What an experience – only one week in Myanmar, but so intense like a whole month on the road. And it was something we had not expected, because until now it was not possible to enter the country with a big motorcycle.
The border crossing alone was quite a story: they were already expecting us, everybody was kind of excited (including us), and the paperwork was done in a few minutes. Then followed the more important part: everybody wanted to take photos with us; all the officials and officers were posing together with us in the middle of the border check post, and even someone from the press was there. They closed the whole border in Mae Sot for this! We had not expected such a friendly welcome, and that we would cause such an attention. Definitely the best border crossing of our whole trip so far.
Right after the border, we had to cross a small mountain range, only 40 kilometres wide, but on a twisty, narrow and rough road. Therefore, this road normally is open only in one way, and the direction changes every day. Of course, we had entered the country on the wrong day. But no problem: the police simply stopped the traffic for us, and with a police escort in front we were led through. The oncoming traffic had to wait in a long queue, and we expected that they would be quite angry because they had to wait for such a long time. But the opposite was the case: when we turned up, everybody was waving and cheering, they were smiling and welcoming us, and nobody was angry. But we still felt somehow bad that they had to wait so long just because of us ….
A highlight was our visit at the Golden Rock. It is a rock, which lies in a spectacular position on top of a mountain, and it looks like it is going to fall down every moment. The legend says that it is held in position by a hair of Buddha, and over the years pilgrims have covered it with a layer of gold. But the spectacular thing for us was not the rock itself, it was the encounter with the people and the culture – in this case the contact was actually a little bit closer than we liked. The problem is that you have to take one of the official trucks to get to the rock; you cannot take your own vehicle. And you can imagine what happens when 50000 people or more want to get to the rock on the same day. We actually got a special treatment as tourists, but even this didn’t help much when hundreds of people where trying to enter the truck at the same time. We survived the trip, and were rewarded with a very special experience and lots of photos of people, who actually didn’t seem to mind the chaos and the jostle.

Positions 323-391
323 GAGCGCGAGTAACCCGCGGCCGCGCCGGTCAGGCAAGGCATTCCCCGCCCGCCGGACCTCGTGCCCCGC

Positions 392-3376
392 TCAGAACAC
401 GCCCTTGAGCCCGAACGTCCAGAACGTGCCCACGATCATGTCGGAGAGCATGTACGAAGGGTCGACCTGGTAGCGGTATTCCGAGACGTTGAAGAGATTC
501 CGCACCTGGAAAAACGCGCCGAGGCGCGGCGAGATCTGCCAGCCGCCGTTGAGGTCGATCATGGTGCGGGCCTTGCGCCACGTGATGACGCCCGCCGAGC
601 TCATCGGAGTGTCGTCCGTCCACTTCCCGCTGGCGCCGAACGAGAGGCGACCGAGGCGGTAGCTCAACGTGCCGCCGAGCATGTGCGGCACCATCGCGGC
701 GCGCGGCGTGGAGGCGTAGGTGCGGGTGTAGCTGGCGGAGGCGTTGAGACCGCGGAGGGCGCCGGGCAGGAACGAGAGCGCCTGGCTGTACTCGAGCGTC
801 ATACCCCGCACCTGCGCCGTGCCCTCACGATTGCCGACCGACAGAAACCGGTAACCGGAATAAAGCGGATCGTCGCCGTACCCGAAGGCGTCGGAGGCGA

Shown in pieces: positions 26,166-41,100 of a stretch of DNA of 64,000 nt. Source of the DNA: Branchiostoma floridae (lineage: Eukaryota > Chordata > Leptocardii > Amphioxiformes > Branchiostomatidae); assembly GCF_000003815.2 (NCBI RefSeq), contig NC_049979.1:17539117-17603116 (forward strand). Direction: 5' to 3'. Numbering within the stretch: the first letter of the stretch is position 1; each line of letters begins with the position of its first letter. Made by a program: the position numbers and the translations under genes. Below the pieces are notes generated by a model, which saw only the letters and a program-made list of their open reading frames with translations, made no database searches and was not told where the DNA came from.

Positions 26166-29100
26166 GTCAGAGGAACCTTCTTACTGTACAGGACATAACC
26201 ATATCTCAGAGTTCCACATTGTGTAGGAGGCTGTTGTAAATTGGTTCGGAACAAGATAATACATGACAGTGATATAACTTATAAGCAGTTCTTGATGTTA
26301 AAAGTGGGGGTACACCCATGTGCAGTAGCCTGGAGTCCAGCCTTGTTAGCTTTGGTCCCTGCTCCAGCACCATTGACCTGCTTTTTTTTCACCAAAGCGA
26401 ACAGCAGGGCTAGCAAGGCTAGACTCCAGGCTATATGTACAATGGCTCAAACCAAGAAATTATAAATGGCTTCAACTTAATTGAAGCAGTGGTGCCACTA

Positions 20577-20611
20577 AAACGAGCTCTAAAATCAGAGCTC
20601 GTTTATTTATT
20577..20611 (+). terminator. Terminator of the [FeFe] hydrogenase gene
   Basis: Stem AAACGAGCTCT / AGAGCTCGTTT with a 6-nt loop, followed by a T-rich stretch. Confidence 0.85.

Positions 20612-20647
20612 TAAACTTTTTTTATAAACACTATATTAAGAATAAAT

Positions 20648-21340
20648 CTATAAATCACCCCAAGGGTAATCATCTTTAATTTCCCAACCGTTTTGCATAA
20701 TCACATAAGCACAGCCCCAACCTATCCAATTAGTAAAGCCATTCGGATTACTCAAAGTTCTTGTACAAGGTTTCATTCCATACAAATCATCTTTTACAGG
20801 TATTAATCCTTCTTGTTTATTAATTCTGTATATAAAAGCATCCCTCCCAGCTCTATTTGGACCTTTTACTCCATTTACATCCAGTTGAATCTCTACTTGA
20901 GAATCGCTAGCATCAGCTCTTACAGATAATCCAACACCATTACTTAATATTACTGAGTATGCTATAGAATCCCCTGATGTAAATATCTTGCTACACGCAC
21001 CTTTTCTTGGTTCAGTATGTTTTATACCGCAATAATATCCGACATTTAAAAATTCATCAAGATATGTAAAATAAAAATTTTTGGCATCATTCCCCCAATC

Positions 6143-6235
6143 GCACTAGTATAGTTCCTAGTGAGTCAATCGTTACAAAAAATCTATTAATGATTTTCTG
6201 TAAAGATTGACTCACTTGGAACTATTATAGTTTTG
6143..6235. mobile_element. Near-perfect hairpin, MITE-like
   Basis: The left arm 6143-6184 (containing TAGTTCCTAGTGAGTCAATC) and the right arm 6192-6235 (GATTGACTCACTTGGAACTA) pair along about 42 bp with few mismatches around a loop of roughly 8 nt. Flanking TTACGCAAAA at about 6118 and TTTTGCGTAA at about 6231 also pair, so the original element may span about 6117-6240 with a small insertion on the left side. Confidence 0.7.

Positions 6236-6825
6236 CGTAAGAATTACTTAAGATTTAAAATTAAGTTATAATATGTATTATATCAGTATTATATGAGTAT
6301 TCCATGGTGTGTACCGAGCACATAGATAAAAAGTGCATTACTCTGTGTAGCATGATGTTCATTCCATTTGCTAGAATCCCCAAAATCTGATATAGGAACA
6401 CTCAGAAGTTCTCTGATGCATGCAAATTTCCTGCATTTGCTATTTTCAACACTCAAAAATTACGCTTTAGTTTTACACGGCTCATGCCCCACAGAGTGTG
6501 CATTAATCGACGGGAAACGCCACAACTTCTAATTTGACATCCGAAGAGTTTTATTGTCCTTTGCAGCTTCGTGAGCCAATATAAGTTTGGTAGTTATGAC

Very strange was our visit to Naypidaw, the capital of Myanmar. It is a completely artificial city, which they have erected within only a few years, complete with monuments, palaces, huge hotel complexes, and roads with up to 12 lanes – but somehow they forgot the people. It is difficult to find words to describe this strange place. You are driving overland on bad roads, and then you suddenly find yourself on huge boulevard in the brightly illuminated centre of a city, and you are alone – no people around. Absolutely crazy! If you imagine, how much money the government must have spent on this mad project, whilst the majority of the people in this country still lives in extreme poverty…..
The touristic highlight of the trip was our visit to the temple fields of Bagan. Hundreds of old temples are scattered over a big plain, some of them date back to the 9th century. Especially during sunrise and sunset the scenery is breath-taking, and the atmosphere is somehow mystic. And to ride through the temples on small sandy tracks was just awesome.
But it was the encounters with the locals that made this trip unique to us. Every time we stopped, something happened: we met a farmer’s family, which came to say hello and to have a look at the bikes, then we stumbled into some temple celebrations on the road, not much later we came across a concert where we met some Burmese punks; at the next stop we took the local vendor for a ride on the bike, then we had a puncture in the middle of a beautiful little village right in front of the school, and so on…. We could tell many more stories. We met only friendly, open and smiling people, which were keen to meet us. Often they were shy in the beginning, but without any fear to get into contact with us aliens.
Of course, you can discuss whether it is politically correct to travel to such countries as Myanmar / Burma at all – and you can also discuss whether it is actually called Burma or Myanmar. Do we support the military regime when we use the word Myanmar? Do we support it with our money when we pay the official guide, the permissions, the visas? Yes, probably a lot of the money went directly into the pockets of an injustice government. But on the other hand, we ate at local restaurants, we shopped at local markets, and we slept in hotels, which employ the local people. And furthermore, we think that it is also a sign for the people that the country is opening up. It was only a first step, but maybe it will soon be possible to travel through the country independently. Burma, or Myanmar, is worth a visit – a wonderful country full of wonderful people.